Having fun on the hill has a lot to do with your company.

Yeah, this winter I rode a lot with Willie Yli-Luoma and Jussi Oksanen-they are very fun to ride with.

I rode a lot by myself, too-it was a bit more difficult to get motivated. I was filming with Mac Dawg, and Lukas Huffman was hurt most of the time I was in Whistler. Nobody was around, so I’d go out with filmer Sean Kearns and photographer Dano Pendygrasse, or Dice K Maru and we’d go hit jumps or do lines. It was pretty hard-those guys would be smokin’ cigs and shouting, “All right, David, you ready up there?” I was like “Uh, maybe I’ll come down one more time and look at my line,” ’cause I wouldn’t feel quite sure. I’d go down and see that I could do it, and then go back up and get so stressed again. The initial drop without another rider there is really hard.

When I need more energy, motivation, and inspiration, I often take deep breathes and think of Jeff (Anderson) and Josh (Malay). I ask them to help me out-I feel like they do.

Who inspired you?

I’ve looked up to guys like Terje Haakonsen and Johan Oloffson since I started snowboarding, and getting to ride with them now is so crazy. It’s still kind of weird-it’s like, “Whoa, this is Terje right here.” They used be my idols, and now they’re my friends.

The first time I met Terje was such a long time ago, and I actually went to get his autograph. He told me he wasn’t Terje but his twin brother, and I just left-he was totally dissing on me. I met him again while I was riding for Burton and ended up staying at his place in Kaua’i, Hawai’i. It’s a pretty sick place-he’s there right now.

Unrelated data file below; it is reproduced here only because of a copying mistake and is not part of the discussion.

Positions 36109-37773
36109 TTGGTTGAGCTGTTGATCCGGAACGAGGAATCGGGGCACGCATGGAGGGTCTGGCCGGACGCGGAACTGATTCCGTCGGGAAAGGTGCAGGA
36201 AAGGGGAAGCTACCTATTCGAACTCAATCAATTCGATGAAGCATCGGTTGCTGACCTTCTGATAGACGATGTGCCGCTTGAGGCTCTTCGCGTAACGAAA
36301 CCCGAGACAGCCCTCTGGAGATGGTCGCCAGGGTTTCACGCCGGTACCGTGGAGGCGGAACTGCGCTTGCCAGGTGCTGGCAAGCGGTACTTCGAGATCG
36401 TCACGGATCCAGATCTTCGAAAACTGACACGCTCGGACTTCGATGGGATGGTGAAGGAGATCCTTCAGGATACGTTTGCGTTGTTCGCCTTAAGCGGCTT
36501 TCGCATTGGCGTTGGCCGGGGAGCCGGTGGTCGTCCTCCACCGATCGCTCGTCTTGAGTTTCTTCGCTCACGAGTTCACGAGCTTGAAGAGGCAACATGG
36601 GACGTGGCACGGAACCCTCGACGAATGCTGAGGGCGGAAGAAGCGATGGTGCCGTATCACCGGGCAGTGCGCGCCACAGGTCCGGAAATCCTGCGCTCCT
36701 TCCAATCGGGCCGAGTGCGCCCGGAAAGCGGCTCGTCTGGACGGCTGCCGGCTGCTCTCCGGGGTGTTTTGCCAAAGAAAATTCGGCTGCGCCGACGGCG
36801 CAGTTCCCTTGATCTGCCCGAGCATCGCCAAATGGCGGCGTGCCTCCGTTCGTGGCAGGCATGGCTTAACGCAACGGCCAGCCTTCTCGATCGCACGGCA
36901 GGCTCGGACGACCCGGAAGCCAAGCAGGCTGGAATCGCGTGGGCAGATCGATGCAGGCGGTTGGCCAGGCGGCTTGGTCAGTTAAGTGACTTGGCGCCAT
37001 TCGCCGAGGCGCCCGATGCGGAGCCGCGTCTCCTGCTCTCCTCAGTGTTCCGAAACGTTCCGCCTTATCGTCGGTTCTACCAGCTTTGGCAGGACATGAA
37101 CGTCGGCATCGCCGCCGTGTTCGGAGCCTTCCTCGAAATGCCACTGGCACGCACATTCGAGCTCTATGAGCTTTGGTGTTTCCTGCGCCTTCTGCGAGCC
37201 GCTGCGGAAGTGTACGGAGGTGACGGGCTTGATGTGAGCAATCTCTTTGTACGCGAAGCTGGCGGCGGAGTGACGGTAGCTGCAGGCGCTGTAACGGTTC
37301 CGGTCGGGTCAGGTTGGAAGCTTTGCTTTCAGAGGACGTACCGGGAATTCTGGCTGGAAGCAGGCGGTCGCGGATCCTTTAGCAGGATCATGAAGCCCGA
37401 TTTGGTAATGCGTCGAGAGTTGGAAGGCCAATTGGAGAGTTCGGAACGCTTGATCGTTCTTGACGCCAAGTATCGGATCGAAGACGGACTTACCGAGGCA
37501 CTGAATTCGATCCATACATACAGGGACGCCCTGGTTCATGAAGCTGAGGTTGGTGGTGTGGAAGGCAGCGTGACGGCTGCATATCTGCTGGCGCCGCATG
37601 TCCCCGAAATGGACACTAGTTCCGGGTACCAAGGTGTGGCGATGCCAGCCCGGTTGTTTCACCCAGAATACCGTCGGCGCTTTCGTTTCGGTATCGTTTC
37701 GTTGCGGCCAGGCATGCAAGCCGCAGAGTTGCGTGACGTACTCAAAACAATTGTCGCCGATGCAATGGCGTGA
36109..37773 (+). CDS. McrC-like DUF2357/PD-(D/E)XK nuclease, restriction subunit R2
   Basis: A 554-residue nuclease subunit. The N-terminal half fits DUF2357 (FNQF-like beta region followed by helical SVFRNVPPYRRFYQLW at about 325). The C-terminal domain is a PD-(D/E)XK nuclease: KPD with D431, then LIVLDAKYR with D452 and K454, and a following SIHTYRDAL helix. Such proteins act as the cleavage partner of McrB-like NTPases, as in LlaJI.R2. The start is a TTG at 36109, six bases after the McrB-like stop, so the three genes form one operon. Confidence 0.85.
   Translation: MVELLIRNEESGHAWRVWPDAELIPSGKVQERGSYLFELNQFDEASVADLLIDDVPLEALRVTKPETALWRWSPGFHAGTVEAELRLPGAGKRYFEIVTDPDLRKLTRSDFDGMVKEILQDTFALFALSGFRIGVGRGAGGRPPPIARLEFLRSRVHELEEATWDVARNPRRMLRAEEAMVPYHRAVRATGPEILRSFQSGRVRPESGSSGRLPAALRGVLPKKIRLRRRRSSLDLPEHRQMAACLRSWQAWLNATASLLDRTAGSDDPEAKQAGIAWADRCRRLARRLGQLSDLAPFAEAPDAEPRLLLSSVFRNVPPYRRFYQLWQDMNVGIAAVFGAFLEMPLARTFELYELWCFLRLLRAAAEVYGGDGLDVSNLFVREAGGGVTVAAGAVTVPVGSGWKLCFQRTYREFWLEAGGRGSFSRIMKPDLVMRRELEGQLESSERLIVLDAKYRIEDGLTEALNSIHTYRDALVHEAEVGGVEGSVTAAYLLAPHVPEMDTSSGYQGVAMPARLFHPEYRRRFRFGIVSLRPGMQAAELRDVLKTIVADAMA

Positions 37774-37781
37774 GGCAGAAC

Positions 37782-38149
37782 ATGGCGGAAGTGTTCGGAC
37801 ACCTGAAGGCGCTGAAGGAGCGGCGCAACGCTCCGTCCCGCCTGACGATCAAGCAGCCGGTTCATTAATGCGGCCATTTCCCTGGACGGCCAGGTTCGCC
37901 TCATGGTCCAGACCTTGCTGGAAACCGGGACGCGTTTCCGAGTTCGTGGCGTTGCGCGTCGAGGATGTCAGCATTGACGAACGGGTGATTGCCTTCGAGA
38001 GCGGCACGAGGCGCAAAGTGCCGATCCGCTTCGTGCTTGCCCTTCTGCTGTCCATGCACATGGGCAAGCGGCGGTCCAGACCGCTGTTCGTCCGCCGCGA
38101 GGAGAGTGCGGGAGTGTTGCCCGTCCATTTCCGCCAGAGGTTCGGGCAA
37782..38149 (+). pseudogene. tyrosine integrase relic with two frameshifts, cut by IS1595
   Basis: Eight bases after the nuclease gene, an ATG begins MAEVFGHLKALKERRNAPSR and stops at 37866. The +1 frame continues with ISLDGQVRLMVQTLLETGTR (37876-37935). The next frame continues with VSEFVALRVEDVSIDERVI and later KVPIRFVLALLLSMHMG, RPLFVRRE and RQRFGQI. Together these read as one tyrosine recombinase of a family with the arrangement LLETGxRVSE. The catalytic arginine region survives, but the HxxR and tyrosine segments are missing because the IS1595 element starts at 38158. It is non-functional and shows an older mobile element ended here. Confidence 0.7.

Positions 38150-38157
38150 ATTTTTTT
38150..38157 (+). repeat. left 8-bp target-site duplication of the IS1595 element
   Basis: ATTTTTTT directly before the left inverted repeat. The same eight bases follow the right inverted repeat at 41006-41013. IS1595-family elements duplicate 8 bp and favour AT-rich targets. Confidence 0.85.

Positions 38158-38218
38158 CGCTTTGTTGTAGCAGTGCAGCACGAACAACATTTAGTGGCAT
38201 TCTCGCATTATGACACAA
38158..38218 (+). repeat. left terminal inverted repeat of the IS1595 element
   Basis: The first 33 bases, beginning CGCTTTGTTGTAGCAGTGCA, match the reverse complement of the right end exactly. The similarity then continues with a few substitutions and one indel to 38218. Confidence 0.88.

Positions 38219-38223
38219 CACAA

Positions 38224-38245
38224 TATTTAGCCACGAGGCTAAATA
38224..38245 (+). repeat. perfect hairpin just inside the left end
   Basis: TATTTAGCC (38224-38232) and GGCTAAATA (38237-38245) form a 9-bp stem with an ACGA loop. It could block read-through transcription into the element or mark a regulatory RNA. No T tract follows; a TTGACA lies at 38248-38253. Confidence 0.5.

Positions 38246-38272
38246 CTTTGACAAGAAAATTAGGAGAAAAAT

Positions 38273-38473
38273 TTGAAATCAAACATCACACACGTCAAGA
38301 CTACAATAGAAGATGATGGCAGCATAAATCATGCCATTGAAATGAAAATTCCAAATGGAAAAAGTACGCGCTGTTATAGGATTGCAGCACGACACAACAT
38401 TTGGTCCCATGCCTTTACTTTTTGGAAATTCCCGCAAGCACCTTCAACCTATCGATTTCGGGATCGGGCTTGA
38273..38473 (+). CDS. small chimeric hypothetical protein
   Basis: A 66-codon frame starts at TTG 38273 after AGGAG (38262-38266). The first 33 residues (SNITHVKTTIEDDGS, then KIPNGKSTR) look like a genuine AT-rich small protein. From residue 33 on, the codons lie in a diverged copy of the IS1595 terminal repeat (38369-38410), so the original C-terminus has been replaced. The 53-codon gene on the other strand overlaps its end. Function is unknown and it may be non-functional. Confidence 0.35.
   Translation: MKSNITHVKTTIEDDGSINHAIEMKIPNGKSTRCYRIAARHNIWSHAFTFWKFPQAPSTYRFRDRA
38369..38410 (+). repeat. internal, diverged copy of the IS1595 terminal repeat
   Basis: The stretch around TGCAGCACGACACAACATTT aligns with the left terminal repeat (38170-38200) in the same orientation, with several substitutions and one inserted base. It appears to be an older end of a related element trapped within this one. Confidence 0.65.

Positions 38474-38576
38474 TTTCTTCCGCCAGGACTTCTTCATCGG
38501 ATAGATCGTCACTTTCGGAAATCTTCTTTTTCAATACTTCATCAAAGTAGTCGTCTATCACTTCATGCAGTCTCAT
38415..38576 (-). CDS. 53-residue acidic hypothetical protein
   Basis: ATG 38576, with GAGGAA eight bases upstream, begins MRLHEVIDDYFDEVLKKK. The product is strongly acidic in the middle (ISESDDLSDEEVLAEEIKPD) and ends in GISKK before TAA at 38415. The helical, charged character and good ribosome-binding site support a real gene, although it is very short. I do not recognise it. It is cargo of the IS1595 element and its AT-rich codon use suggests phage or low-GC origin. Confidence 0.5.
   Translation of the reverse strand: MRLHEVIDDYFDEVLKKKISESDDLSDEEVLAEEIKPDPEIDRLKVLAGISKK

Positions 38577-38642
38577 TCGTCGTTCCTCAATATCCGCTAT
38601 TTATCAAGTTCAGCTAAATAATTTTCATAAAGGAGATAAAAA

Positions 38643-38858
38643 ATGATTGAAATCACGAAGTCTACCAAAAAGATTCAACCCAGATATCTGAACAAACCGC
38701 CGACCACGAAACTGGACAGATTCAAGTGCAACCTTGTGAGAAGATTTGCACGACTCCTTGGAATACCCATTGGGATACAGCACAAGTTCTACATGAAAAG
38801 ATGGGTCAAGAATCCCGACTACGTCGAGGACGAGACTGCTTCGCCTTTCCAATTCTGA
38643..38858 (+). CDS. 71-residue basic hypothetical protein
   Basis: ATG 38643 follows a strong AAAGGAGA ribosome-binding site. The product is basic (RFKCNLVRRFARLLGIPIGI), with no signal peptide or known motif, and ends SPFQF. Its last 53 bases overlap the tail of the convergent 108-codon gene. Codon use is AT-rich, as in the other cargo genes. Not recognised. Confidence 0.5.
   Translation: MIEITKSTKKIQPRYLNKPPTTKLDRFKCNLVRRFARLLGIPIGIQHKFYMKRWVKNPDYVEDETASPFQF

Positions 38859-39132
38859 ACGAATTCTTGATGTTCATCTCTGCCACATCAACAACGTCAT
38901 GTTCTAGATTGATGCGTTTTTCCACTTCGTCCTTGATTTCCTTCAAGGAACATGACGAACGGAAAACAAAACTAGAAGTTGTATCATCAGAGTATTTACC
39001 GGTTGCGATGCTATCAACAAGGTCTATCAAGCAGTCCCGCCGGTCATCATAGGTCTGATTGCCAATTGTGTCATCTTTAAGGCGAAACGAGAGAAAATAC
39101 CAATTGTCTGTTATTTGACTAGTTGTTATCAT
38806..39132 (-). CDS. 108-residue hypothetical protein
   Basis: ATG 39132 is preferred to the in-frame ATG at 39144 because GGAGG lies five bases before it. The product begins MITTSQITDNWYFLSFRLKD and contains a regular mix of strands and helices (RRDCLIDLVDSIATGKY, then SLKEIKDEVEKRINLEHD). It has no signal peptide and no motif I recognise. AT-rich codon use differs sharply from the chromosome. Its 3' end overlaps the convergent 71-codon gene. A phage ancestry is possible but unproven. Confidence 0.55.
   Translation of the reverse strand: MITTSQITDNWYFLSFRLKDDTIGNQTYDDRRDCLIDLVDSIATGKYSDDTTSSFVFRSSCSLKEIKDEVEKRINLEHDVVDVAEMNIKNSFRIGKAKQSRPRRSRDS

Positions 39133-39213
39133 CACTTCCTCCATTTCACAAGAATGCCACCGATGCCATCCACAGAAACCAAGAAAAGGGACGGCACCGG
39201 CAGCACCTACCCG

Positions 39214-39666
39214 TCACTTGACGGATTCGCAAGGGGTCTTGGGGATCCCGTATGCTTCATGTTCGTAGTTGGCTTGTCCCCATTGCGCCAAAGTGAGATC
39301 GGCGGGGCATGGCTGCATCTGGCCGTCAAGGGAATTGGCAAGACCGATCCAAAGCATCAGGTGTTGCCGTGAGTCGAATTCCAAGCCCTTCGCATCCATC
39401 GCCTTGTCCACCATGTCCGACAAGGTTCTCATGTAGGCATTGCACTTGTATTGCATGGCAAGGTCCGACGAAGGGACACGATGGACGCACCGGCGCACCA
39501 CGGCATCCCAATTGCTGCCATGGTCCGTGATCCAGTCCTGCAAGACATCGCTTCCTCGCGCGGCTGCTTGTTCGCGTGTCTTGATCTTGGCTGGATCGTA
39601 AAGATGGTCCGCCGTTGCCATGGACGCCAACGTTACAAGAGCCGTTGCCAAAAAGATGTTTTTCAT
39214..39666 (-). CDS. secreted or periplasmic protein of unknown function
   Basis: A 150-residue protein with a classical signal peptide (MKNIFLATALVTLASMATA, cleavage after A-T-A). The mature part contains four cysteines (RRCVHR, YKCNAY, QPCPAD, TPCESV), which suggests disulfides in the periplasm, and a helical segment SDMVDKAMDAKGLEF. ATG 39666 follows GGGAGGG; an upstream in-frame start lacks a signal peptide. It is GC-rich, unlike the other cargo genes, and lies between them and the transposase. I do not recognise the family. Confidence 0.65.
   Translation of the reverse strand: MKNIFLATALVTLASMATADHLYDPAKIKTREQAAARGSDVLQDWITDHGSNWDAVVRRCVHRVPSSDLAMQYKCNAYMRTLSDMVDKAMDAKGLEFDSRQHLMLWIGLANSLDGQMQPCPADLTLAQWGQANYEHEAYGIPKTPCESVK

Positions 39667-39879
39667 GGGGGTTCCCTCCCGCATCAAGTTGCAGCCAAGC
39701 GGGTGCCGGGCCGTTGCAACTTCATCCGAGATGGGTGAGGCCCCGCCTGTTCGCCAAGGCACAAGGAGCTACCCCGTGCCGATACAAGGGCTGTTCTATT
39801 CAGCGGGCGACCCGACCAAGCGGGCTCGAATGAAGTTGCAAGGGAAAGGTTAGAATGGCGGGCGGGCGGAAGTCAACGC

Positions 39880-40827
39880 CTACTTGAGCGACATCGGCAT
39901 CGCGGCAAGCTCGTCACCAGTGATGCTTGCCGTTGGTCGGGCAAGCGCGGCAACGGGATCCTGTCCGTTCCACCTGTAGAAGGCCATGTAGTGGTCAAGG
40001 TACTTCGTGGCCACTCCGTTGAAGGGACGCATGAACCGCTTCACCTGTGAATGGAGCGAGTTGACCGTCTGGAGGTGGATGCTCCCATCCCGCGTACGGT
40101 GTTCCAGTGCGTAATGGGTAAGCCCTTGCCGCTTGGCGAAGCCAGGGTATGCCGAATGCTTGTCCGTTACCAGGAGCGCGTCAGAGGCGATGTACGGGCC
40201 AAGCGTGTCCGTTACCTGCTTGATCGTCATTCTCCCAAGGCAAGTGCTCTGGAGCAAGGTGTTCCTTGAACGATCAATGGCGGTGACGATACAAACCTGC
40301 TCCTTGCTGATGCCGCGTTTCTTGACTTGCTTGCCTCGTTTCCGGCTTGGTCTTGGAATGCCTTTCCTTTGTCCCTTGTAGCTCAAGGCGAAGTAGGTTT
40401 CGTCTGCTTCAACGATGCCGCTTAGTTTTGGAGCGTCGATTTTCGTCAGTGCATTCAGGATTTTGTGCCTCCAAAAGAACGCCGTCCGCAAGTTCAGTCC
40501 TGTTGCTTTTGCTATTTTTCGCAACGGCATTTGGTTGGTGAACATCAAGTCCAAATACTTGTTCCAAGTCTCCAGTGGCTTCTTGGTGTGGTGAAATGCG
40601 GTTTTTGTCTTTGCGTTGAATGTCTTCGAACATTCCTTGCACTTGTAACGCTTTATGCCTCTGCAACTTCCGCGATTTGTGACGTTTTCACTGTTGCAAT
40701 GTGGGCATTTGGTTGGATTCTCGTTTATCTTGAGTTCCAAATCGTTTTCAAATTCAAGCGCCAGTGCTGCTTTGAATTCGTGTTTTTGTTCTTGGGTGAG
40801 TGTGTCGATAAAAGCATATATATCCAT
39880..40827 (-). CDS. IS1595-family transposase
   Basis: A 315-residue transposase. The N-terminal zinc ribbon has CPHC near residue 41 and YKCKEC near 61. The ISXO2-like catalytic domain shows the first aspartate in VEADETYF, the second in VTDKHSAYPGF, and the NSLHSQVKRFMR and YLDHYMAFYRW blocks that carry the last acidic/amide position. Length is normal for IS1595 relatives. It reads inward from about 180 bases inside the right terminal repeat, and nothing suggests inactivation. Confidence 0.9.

Who’s underrated?

There are a few of them. My friends from Quebec who live in Whistler have a hard time with sponsorships because their names are French. Companies know they’re good but just think they’re not marketable-guys like Gaetan Chanut, Etienne Gilbert, Daniel Migneault, and Guillaume Brochu. Those guys are so good, work so hard, and they don’t get the support.

Someone could be more creative with their marketing.

Totally, I’ve even been asking Burton, “Why don’t you pick up Gaetan? He’s so sick!” They’re like, “No we couldn’t. The name Gaetan Chanut is just not selling.” I’m like, “Okay, that’s f-ked (laughs)!”

He’s so skilled and dedicated, a hard worker, just the whole deal and he’s always switching from one sponsor to another and getting screwed over … I don’t know.

Lucky you have DCP.

Yeah, they made that one up. David Carrier Porcheron-they were not too stoked on that.

Thank someone.

I’d like to start by thanking my family: Denyse, Robert, Raphaelle, Mammy, Siham and Yannis, my aunts and uncles, cousins, the Pischkes and the Sprinkles. Thanks for everything, Megs, and for wanting to be my wife. Family is the best. You learn so much about living, and about yourself, through them. Thanks to my mom, who is a college teacher, for letting me get out of school so easily.

Thanks to all my friends: Nalu, Sly, Gab, Simon, Mit, Ian, Guy, Max2, OLI3, Ricky D, Gogo, ET, EG, Amy and Layne, the O’dowds, Gallants, Alex Auchu, J-F Pelchat, Emilie, Cri, Timi, Phil2, Elie, Alexis, Jo, Rheault, Mignos, Blotto, Brad Kremer, Jussi, Vic, Baba, Kendra, JP Solberg, Romain De Marchi, Gigi Ruff, Trevor Andrew, Shawn, Haakon, Keir, et cetera … you guys are all so inspiring.

Thanks to Al Clark for creating the Brohm ridge scene. Manny Krebs: for the 418, Costa Rica, and for being my big brother; Ely Truchon, for teaching me how to snowboard.